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Fr Frank Brennan SJ AO to be awarded Doctor of Divinity.

Fr Frank Brennan SJ AO to be awarded Doctor of Divinity

University of Divinity awards highest academic honour to Australian social justice scholar and advocate for change, Professor Frank Brennan SJ AO

In November 2018, the Council of the University of Divinity resolved to award the degree of Doctor of Divinity (honoris causa) to Professor Frank Brennan SJ AO. The Chancellor of the University, Dr Graeme L Blackman AO, will confer the award on Professor Brennan at a date to be advised.

The Doctor of Divinity is the oldest award of the University, created in 1910 and first awarded in 1913. It is the highest academic honour that the University bestows. The award is made in recognition of Fr Brennan’s sustained and distinguished contribution to social justice and public policy in Australia and internationally as a scholar, widely-published writer, and advocate for change, particularly for issues surrounding law and justice for abuse victims, Indigenous Australians, refugees and asylum seekers, and the people of Timor-Leste.

Fr Brennan is a graduate of the Melbourne College of Divinity, having received the Bachelor of Divinity (Honours) in 1986. The Vice-Chancellor, Professor Peter Sherlock, recently described how Fr Brennan’s “professional contribution and engagement draws on theological insight to constitute a remarkable and sustained application of the University’s vision and mission.”

The citation for Fr Brennan’s award reads:

Professor Frank Tenison Brennan SJ AO, BA (Hons), LLB (Hons) (UQ), BDiv (Hons) (MCD), LLM (Melb) has made a sustained and distinguished contribution to social justice and public policy in Australia and internationally as a scholar, widely-published writer, and advocate for change, particularly for issues surrounding law and justice for abuse victims, Indigenous Australians, refugees and asylum seekers, and the people of Timor-Leste.

A Jesuit priest, Fr Brennan is currently CEO of Catholic Social Services Australia, as well as Adjunct Professor at the P M Glynn Institute of Australian Catholic University, Research Professor at the Australian Centre for Christianity and Culture of Charles Sturt University, and Adjunct Professor of the College of Law and the National Centre for Indigenous Studies of Australian National University. In 2008-2009 Fr Brennan chaired the National Human Rights Consultation Committee established by the Rudd Government, and in 2017-2018 was a member of the Turnbull Government’s Expert Panel to examine whether Australian law adequately protects the human right to freedom of religion. For several years, Fr Brennan was a Board Director of St Vincent’s Health Australia and has been Advocate in Residence for Catholic Health Australia, Catholic Social Services Australia and the St Vincent de Paul Society.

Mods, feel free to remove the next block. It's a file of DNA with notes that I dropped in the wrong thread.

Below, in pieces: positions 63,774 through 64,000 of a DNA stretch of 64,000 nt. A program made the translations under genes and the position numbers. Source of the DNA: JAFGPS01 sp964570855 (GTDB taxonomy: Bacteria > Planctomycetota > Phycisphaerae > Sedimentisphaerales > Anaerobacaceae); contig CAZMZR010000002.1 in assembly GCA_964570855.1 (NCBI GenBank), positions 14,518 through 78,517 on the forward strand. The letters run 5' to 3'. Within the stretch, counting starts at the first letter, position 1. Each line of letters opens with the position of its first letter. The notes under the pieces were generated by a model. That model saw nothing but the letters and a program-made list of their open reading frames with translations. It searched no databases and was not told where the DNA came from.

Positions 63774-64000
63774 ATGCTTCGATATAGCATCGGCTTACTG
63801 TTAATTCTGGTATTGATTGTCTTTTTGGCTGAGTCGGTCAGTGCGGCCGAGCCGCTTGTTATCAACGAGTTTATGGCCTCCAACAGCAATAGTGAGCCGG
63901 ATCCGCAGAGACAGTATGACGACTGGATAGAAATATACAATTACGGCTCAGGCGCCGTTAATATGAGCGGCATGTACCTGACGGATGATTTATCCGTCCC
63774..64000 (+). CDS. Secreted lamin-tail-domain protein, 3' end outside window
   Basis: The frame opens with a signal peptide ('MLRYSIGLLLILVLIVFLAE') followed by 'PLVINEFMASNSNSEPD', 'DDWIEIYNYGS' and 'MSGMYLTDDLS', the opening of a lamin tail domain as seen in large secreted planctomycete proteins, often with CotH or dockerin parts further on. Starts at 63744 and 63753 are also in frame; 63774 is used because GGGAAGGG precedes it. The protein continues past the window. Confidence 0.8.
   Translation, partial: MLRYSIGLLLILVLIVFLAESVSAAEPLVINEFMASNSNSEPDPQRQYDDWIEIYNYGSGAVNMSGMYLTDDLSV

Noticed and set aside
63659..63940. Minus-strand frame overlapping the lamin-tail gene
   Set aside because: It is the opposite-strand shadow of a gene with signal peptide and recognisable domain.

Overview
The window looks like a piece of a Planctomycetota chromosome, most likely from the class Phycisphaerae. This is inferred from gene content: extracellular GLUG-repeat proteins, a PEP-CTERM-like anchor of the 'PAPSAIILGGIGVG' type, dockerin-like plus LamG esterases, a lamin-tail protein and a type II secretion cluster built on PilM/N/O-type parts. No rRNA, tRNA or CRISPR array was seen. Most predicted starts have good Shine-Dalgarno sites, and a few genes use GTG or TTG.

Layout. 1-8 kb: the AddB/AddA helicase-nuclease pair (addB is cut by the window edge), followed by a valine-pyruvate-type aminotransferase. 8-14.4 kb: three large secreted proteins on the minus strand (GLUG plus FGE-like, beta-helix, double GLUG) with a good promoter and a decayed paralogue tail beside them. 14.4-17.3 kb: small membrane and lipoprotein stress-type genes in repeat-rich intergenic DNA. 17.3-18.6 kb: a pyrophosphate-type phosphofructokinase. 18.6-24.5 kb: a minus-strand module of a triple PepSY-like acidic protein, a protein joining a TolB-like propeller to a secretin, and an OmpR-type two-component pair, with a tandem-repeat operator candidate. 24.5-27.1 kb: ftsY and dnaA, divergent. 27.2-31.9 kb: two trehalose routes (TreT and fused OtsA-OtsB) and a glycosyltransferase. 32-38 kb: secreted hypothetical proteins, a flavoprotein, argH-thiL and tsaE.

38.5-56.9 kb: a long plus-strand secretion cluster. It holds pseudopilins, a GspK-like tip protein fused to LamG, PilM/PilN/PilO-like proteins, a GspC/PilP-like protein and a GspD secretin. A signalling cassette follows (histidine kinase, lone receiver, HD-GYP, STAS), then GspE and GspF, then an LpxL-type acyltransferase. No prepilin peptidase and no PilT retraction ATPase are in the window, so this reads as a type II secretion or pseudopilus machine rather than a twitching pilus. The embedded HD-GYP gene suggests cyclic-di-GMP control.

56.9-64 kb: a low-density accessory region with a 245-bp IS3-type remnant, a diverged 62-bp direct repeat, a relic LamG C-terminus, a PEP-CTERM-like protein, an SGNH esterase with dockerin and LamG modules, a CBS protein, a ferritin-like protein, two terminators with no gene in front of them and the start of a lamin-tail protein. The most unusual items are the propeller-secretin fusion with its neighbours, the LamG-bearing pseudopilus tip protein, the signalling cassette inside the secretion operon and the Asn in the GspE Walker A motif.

Fr Brennan was made an Officer of the Order of Australia for services to Aboriginal Australians in 1995, particularly for his work as an advocate in the areas of law, social justice and reconciliation. In 1996 he was jointly awarded, with Pat Dodson, the inaugural Australian Council for Overseas Aid Human Rights Award, and was Rapporteur at the Australian Reconciliation Convention during 1997. The following year he was appointed an Ambassador for Reconciliation by the Council for Aboriginal Reconciliation and was named a Living National Treasure during his involvement in the Wik debate. In 2002 he was awarded the Humanitarian Overseas Service Medal for his work as Director of the Jesuit Refugee Service in East Timor.

 

MEDIA CONTACT    Meg Nelson | University of Divinity Events and Communications Manager | mnelson@divinity.edu.au | (+61 3) 9853 3177

2 comments

Leave a Reply to Peter Wales Cancel reply

  • So richly deserved and an entirely appropriate recognition for all his dedicated service and inspiring contributions in words and in deeds within and well beyond Australia

  • I have not shared many of Fr Brennan’s views, which seemed to me to be more formed by trendy leftist media than the Gospel.

    However, I am dismayed by the University of Divinity’s decision to delay the award of this well-deserved doctorate, on the basis that some students might be offended by his recent discussions of the trial against Cardinal Pell.

    The University seems to have forgotten what divinity means. It certainly includes a commitment to justice: Amos 5:24 “But let justice roll down like waters, and righteousness like an ever-flowing stream.”

    Justice frequently includes standing up for unpopular causes. It certainly includes care for prisoners.

    Divinity also includes a willingness to stand against the howling mob. Jesus risked his own life to put himself between the woman caught in adultery, and the crowd determined to murder her.

    There is no contradiction between the tenets of the Gospel and asking questions about the conduct and motivation of a trial. The appropriate response for the University, if students are offended by this, is to engage in discussion, and to encourage them to look at the facts of the trial themselves.

    Instead, it has betrayed its own principles in a most cowardly fashion.

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